The Tube is set for mobile coverage
Filed under: Mobile
Alcatel-Lucent is reportedly in talks to install coverage on underground trains, as well as the Tube stations, which are already scheduled to receive wi-fi access later this year.
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Ben Verwaayen, chief executive of Alcatel-Lucent disclosed the information, according to a report in The Telegraph yesterday. He said that the company wanted to make it possible to use mobile devices while travelling on the underground, adding that the ability for workers to make calls and read emails on the move would be worth an estimated £1.1bn to the British economy.
Stage one is to allow travellers to communicate where they currently cannot and once the rollout of this service is complete, Alcatel-Lucent plans to introduce a number of features aimed at assisting travellers with their journey, such as real-time travel information and route planners.
The move follows a number of failed attempts to introduce mobile coverage to the tube. Transport for London abandoned its plans to provide it by the 2012 Olympic Games last year after admitting that the service backers had pulled out when asked to fund the £150m scheme.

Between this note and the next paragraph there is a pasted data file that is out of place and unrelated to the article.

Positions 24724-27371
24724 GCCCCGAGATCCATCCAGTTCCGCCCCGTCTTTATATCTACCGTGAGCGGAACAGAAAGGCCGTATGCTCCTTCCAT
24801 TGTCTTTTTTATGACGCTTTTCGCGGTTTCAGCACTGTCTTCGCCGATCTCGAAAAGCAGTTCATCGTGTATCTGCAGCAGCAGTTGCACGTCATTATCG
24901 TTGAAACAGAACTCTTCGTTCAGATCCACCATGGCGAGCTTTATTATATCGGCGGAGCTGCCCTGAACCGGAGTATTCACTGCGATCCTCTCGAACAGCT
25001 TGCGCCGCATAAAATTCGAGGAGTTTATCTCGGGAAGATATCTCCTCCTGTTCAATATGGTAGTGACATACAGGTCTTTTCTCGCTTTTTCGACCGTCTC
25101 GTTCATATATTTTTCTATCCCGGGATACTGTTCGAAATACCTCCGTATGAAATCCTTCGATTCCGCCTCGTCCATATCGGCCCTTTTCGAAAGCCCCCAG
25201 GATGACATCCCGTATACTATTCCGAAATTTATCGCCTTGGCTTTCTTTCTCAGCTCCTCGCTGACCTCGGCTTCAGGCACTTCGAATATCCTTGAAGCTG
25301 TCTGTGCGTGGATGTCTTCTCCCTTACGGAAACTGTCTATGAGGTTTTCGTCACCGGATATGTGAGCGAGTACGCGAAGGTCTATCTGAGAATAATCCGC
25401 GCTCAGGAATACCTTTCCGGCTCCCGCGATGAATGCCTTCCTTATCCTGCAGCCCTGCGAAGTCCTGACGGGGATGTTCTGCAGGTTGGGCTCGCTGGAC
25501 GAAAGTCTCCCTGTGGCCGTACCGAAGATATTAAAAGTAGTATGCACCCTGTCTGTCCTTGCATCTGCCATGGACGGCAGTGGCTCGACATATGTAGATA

In 2011, the Chinese network Huawei offered to make the £50m upgrade as a gift to the British government "as a contribution from one Olympic nation to another." However, the deal fell apart in the face of public scepticism about the Chinese company's motives.
Work on the move
The Alcatel-Lucent roll-out follows plans to install wireless broadband access at tube stations, announced earlier this year. The service, which will be paid for by Virgin Media and also uses Alcatel-Lucent technology, will launch at 80 London stations by July, starting with Oxford Circus, Stratford, Liverpool Street, Leicester Square and King's Cross.
The installation of mobile and broadband coverage across the network will extend the working day for many commuters – a move likely to be welcomed by businesses but perhaps less so by already overworked employees.
Around 45% of the underground system is in tunnels and currently affected by lack of coverage, with the longest continuous tunnel running for 17.3 miles on the Northern Line from East Finchley to Morden (via Bank).